There are many interesting tiny home designs being provided around the world. This article on MSN recently showcased some of the best we’ve seen. So will these be showing up in RV parks in the U.S. in the near future? The truth is that some already are.
The only place that tiny homes can legally go
In 1976, HUD staged a coup and took over the oversight of all manufactured homes in the U.S. Today, every mobile home that goes into a mobile home park must have a HUD seal to authenticate that it was built in conformance with HUD’s rules and regulations. Tiny homes – which are normally not built under HUD’s guidance – are not allowed in mobile home parks. As a result, any of these radical new structures can only exist in an RV park. RV parks have for years been home to non-HUD code “park models” which was the catalyst of the tiny home revolution.
The only place that many find appropriate
Tiny homes really don’t belong in mobile home parks anyway – they look completely out of place. Most tiny homes are architecturally not in keeping with the standard “shoe box” look of the normal trailer park. In addition, they relish nature, and RV parks are the perfect setting for such a lifestyle. If you look at any of the sales materials for tiny homes, they are meant to be at one with the outdoors and not part of a residential subdivision experience.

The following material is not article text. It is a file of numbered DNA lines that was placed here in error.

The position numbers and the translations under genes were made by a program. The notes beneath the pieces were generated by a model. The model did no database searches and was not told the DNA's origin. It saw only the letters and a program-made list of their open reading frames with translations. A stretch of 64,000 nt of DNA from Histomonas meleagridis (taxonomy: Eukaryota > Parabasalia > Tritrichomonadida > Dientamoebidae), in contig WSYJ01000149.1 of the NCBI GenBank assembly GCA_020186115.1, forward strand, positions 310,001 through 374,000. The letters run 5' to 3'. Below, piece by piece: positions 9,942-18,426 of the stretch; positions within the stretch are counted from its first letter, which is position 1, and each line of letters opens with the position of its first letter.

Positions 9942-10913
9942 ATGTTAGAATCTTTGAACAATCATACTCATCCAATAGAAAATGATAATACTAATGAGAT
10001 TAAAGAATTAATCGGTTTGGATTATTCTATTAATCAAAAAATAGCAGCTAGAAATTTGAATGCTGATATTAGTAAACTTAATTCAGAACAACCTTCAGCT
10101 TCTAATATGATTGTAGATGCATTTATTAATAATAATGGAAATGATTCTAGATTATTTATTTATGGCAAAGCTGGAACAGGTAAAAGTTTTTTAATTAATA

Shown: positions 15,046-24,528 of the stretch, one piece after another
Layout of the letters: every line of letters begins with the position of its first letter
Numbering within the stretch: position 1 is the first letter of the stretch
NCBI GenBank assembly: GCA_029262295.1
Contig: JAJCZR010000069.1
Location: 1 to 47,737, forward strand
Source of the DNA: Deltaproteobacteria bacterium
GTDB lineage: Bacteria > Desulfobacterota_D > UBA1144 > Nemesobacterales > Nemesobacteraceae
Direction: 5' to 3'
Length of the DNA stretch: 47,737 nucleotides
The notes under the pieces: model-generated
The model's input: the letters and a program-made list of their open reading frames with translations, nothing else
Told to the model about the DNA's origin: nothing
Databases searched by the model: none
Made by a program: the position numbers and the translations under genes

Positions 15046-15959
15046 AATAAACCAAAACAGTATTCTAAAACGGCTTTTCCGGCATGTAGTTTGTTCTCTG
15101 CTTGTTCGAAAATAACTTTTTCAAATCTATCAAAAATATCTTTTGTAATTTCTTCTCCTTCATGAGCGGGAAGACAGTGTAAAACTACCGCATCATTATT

They offer a win/win for RV park owners
There’s an RV park in Indiana that has an entire section of tiny homes – roughly about a third of the entire property. They include not only one-story but even two-story models that look fantastic. But in addition to their nice appearance, these homes also offer a secure stream of income that allows the RV park to better pay the bills in the off-season. In fact, this park in Indiana has the RV section sequestered from the rest of the RV operation with it’s own entrance that is open year round, while the RV park closes for winter.
Why they will be coming eventually
In the 1982 John Naisbitt wrote a book called “Megatrends” which called out the strongest forces shaping America both economically and culturally, as well as describing the inability of any rules and regulations to hold back these forces. Just as Uber and Lyft have emerged to destroy the taxi industry, the demand for tiny homes is so strong that it will continue to flourish despite the absence of the methodology for these to take root. They are already showing up in RV parks across the U.S., such as that one in Indiana, and their numbers will increase annually.
The tiny home phenomenon is healthy for the RV park industry. They are the natural home for these creations and it’s a win/win relationship for all RV park owners. They are great looking and a great financial asset for RV properties and their benefits are anything but “tiny”.